Neurally-plausible mental-state recognition from observable actions
Project Leader: Julian Jara-Ettinger
People’s ability to understand other people’s actions, predict what they’ll do next, and determine if they are friends or foes, relies on our ability to infer their mental states. This capacity, known as Theory of Mind, is a hallmark of human cognition: it is uniquely human, it involves reasoning about agents interacting with objects in space, and it requires interpreting observable data (namely, people’s actions) by appealing to unobservable concepts (beliefs, and desires). As part of CBMM, I have developed computational models that capture with quantitative accuracy how we infer other people’s competence and motivation, how we determine who is knowledgeable and who is ignorant, how we predict what people might do next, and how we decide if they’re nice or mean . While these models mimic the computations behind mental state reasoning, their implementations rely on biologically implausible architectures and have a high computational overhead due to the sampling-based approach to inference. This project consists of two parallel studies. The first focuses on studying how visual search supports rapid goal recognition. The second combines probabilistic programming with deep neural networks  to develop faster Theory of Mind models that can be used to generate testable neural hypotheses about how Theory of Mind is implemented in the brain.
A long history of empirical and computational research shows that the expectation that agents navigate efficiently in space is a building block in action understanding [3-4]. Computational models determine efficiency through model- based reinforcement learning planners that operate over an abstract representation of the environment. An alternative, however, is that predictions through an assumption of efficient action can be directly computed through saccades. In everyday simple events, such as grasping and reaching, people’s saccades may be instrumental to determining what an agent is reaching towards, rather than the consequence of top-down goal attribution. A set of simple grasping and reaching events will be recorded with enhanced information using PoseNet  and an object tracker to record arm, hand, and finger locations in space. We will vary whether the target objects are directly within arm’s reach or not, and whether they are within a straight projection of the hand movement or not (due to obstacles). Participants’ eye movements will be tracked in a goal-attribution task and their saccades will be compared to a top-down computational model of goal attribution where saccades are the output of reward inference, and a bottom-up computational model where saccades are used to project where an agent is moving towards and generate hypotheses about the agent’s rewards.
Next, in close collaboration with Ilker Yildrim (CBMM; Cocosci), we will use the generative models in state- of-the-art Theory of Mind models to synthesize training data to invert action planning through a deep neural network. A similar approach was recently explored with promising initial results  but with poor generalizability across environments. We diverge from the classical approach in three ways. First, rather than attempting end-to-end POMDP inversion, we will train inversion separately for different components of the planning process, in the style of . Second, we will enhance our approach with a second net trained to recover parameters that determine a sampling distribution over beliefs and reward functions (i.e. producing something akin to a salience map for high-probability locations where an agent’s rewards may be and types of assumptions the agent may be acting under). Finally, we will supplement our inference through a final network that implements a forward planner which can be used to revise and refine inferences. Together, this approach will enable us to test for the biological plausibility of an inverse planning account to Theory of Mind and to testable neural hypotheses for future research.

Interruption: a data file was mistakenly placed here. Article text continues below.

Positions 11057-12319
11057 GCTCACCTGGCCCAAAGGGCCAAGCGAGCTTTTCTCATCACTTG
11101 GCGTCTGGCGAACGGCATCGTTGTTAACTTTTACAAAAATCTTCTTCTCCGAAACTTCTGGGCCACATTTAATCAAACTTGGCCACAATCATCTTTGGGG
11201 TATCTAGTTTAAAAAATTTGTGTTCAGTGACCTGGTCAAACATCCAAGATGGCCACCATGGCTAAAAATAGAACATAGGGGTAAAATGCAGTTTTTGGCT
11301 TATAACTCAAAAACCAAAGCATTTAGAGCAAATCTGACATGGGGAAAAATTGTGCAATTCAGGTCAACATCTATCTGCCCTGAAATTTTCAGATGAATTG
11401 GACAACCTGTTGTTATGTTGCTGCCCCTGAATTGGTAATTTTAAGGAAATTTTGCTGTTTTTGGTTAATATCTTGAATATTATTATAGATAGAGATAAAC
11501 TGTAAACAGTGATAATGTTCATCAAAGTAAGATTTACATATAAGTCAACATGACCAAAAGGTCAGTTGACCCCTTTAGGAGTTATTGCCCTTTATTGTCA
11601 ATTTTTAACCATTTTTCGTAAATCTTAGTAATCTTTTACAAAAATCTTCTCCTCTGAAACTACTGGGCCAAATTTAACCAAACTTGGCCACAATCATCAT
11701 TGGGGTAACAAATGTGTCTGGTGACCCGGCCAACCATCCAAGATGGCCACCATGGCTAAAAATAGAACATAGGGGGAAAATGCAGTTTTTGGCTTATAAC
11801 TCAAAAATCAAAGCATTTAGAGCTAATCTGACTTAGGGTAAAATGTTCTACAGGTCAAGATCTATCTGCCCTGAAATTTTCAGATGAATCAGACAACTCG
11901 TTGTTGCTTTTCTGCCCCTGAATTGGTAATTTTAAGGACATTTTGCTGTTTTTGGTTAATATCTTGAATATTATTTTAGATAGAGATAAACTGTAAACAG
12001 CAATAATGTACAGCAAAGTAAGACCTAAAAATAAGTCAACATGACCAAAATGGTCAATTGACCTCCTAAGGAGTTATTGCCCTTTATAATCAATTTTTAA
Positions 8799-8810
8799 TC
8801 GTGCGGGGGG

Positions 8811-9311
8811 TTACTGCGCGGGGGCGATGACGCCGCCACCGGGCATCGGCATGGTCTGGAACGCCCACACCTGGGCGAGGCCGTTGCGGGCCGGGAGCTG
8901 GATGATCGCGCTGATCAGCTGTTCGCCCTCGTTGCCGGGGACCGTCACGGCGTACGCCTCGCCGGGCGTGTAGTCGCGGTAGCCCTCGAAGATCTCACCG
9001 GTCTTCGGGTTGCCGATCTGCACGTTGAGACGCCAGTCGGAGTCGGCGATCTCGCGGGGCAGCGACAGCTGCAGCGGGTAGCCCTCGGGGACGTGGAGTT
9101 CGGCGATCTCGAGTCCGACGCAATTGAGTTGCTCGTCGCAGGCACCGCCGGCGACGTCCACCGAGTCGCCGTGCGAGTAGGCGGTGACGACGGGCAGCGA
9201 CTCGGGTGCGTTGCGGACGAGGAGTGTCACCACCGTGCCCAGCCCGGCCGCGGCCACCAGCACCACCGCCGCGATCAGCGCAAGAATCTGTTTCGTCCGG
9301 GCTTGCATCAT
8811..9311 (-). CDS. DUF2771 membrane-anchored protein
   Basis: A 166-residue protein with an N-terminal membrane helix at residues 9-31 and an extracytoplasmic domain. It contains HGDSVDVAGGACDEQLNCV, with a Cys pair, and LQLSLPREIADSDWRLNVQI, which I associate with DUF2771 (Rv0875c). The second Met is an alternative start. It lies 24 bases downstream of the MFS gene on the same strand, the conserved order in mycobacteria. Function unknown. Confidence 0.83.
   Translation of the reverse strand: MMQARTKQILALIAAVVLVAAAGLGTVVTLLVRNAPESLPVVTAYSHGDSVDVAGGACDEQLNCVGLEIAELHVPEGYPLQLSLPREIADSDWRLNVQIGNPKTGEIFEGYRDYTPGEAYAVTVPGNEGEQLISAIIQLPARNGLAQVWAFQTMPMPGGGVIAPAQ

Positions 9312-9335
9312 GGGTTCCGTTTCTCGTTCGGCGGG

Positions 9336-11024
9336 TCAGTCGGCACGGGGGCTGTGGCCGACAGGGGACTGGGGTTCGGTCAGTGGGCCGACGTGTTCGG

Jara-Ettinger, J., Schulz, L. E., Tenenbaum, J. B. (in review). The naïve utility calculus supports quantitative producitivity, flexibility, and explanatory depth in commonsense psychology.
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 Gergely, G., & Csibra, G. (2003). Teleological reasoning in infancy: The naıve theory of rational action. Trends in cognitive sciences, 7(7), 287-292.
 Jara-Ettinger, J., Gweon, H., Schulz, L. E., & Tenenbaum, J. B. (2016). The naïve utility calculus: Computational principles underlying commonsense psychology. Trends in cognitive sciences, 20(8), 589-604.
 Papandreou, G., Zhu, T., Kanazawa, N., Toshev, A., Tompson, J., Bregler, C., & Murphy, K. (2017, January). Towards accurate multi-person pose estimation in the wild. In CVPR (Vol. 3, No. 4, p. 6).
 Rabinowitz, N. C., Perbet, F., Song, H. F., Zhang, C., Eslami, S. M., & Botvinick, M. (2018). Machine Theory of Mind. arXiv preprint arXiv:1802.07740.
 Yildirim, I., Freiwald, W., & Tenenbaum, J. (2018). Efficient inverse graphics in biological face processing. bioRxiv, 282798.